Explosions, pratfalls, and robots; heroes, aliens, and blondes — it must be summertime at the movies.
Beyond the flash, though, it's striking to note just how many movies will require us to actually think this summer— aren't we supposed to save thinking for the fall? Maybe it's the election, but there are some pretty serious and intense flicks coming our way — docs and foreign films and dramas that don't guarantee a happy ending. The distributors must be nuts, but in a sweetly brave and naïve way. And so, as an act of solidarity, we're taking the pledge: For every movie we see that's playing on more than one screen at the multiplex, we hereby vow to see one film that might be good for us. Because after all, as with pop idols and presidents, we get the movies that we deserve.
THRILLS AND CHILLS: The summer in action and horror
Indiana Jones and the Kingdom of the Crystal Skull
Man. Hat. Whip.
In a remote cabin, Liv Tyler and Scott Speedman match wits with three home invaders wearing creepy masks ... very creepy masks.
A retirement home caregiver (Mena Suvari) hits a newly homeless executive (Stephen Rea) and his body gets stuck in her windshield. She goes to bury him, but — uh oh — he's still alive. Based on a true story. From Re-Animator director Stuart Gordon.
The Incredible Hulk
Edward Norton goes green.
The Mother of Tears
Dario Argento directs his daughter, Asia Argento, as an art student who inadvertently frees a demonic witch from an ancient urn. Concludes a trilogy that began with 1977's eternally creepy Suspiria.
Angelina Jolie, once again channeling her inner assassin, teaches James McAvoy the tricks of the trade in this adaptation of Mark Miller's graphic novel. With Morgan Freeman.
Will Smith as a modern-day superhero who is becoming more famous for being drunk than for his ability to lift a whale with one hand.
Hellboy: The Golden Army
Ron Perlman returns as the lobster-hued demon with the mean right punch, and this time he's guided by Pan's Labyrinth director Guillermo del Toro.
Hong Kong action masters Johnnie To and Wai Ka-Fai team up for this tale of an insane detective (literally) and his search for two missing cops. Watch for the split personality/split screen scene.
When teen hoodlums shoot Brian Cox' dog Red, the pissed off owner seeks revenge — but the little killer's dad (Tom Sizemore) has evil ideas of his own.
The X-Files: I Want To Believe
David Duchovny and Gillian Anderson return as Mulder and Scully, a sorta-kinda couple whose kid must be in high school by now.
The Dark Knight
Batman (Christian Bale) versus the Joker (Heath Ledger). And an excuse for the tabs to rehash Ledger's death for newsstand sales. Christopher Nolan directs.
Midnight Meat Train
Bradley Cooper stars as a Manhattan photographer who becomes obsessed with finding a subway serial killer. The first in a series of films to be based on Clive Barker's hardcore horror collection, "Books of Blood."
The Mummy: Tomb of the Dragon Emperor
Brendan Fraser, lifelong Mummy catcher, goes to China.
An American couple (Woody Harrelson, Emily Mortimer) find themselves enmeshed in a murderous drug plot aboard the fabled express train between China and Russia. With Ben Kingsley.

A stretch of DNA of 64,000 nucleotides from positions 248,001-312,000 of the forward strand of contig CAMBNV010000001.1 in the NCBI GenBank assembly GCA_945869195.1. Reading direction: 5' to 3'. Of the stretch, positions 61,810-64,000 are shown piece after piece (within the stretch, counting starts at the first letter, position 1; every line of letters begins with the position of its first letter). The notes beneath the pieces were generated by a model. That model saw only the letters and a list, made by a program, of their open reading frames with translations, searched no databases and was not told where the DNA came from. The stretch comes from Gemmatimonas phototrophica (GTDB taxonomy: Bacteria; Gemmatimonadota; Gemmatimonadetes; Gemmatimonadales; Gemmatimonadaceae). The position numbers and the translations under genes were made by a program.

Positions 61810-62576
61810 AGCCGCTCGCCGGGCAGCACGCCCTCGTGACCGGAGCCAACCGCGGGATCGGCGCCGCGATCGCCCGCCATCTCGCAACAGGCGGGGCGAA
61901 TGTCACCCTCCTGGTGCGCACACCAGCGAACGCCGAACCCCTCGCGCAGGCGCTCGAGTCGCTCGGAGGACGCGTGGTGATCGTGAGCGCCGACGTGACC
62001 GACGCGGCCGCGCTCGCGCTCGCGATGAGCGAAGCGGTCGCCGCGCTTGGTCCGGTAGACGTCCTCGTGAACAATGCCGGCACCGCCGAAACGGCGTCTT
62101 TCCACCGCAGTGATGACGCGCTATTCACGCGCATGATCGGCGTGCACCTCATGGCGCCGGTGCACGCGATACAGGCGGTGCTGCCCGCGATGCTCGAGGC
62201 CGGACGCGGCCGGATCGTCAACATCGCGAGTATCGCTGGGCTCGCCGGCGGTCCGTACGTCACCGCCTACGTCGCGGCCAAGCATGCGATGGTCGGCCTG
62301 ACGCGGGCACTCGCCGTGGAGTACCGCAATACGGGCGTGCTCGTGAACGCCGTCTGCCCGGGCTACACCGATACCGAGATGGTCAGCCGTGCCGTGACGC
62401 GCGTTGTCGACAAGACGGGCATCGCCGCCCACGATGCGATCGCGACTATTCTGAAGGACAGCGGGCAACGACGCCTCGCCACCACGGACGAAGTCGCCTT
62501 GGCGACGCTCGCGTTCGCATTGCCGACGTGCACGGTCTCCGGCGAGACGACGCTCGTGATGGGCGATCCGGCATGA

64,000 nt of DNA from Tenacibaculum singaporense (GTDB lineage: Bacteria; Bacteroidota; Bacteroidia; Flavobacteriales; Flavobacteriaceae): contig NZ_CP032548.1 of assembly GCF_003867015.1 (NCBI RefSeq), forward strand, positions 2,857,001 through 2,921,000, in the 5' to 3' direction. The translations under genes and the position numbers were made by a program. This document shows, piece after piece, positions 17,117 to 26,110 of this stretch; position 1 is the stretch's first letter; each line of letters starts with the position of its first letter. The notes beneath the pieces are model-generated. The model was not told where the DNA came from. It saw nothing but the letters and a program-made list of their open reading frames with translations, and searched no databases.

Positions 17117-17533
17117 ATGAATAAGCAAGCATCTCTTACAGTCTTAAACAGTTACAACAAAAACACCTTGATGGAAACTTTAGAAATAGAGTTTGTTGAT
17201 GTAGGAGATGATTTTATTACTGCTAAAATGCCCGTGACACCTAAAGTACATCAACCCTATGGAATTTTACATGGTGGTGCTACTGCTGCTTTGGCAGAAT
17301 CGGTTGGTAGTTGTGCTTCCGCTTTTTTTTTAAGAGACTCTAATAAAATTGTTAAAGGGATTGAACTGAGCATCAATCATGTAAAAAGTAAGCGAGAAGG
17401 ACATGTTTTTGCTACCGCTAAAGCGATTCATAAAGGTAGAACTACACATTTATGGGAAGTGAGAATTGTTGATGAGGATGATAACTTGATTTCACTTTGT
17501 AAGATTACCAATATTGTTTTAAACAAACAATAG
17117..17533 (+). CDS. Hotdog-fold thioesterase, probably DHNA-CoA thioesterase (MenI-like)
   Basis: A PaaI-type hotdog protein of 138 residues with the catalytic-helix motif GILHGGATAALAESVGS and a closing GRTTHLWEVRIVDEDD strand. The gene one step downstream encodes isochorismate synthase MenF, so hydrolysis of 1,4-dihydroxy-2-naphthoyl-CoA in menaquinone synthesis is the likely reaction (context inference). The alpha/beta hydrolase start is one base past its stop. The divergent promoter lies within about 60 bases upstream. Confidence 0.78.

In this remake of a South Korean film, Kiefer Sutherland battles a vengeful ghost in a haunted department store. In other words, stay out of the dressing room.
Nicholas Cage is a hitman on assignment in this action thriller from China's talented Pang Brothers (The Eye), here remaking their 1999 debut film.
A CIA terrorist thriller starring Don Cheadle and Guy Pearce and based on a story idea from...wait for it...Steve Martin.
Vin Diesel in a near future world all gone to hell, trying to protect a woman whose baby will be the next Messiah. Don't worry: Vin will save us.
BUT SERIOUSLY, FOLKS: The summer in drama
When Did You Last See Your Father?
Colin Firth as an English writer attempting to reconcile with his ailing, larger-than-life father, played by Jim Broadbent. Based on Blake Morrison's acclaimed memoir of his 1950s childhood.
Quid Pro Quo
A mysterious woman (Vera Farmiga) leads a young radio reporter (Nick Stahl) into the strange world of those who desire — and not necessarily in a sexual way — to be disabled or maimed.
Scandalous events in the lives of the Baekeland family — heirs to the inventor of plastic — are recounted by director Tom Kalin (Swoon) and actors Julianne Moore, Stephen Dillane, and Eddie Redmayne.
A young Muslim woman (Tannishtha Chatterjee), born in Bangladesh, rebels against convention in modern day London.
Love — or is it abuse? — blossoms between a shy meter maid (Samantha Morton) and her aggressive co-worker (Jason Patric). This film marks a welcome return to the screen by the recently ill, and always delightful Teri Garr, in a dual role.
Josh Hartnett is a Manhattan entrepreneur riding the rise and rapid fall of the dot.com boom-and-bust. (Not a horror movie.)
After spending most of his life in prison for a notorious crime, a young man (Andrew Garfield) adjusts to life on the outside.
In a film reported to be heavier on character development than psycho-terror, two couples in a remote cabin are being watched by a potential killer. Oddly, this is a mumblecore movie (by the brothers Duplass).
A wildly popular '80s PBS miniseries, Evelyn Waugh's classic novel of English manners comes to the screen with Matthew Goode as Waugh's narrator and Emma Thompson as the lady of the manor.
Henry Poole Is Here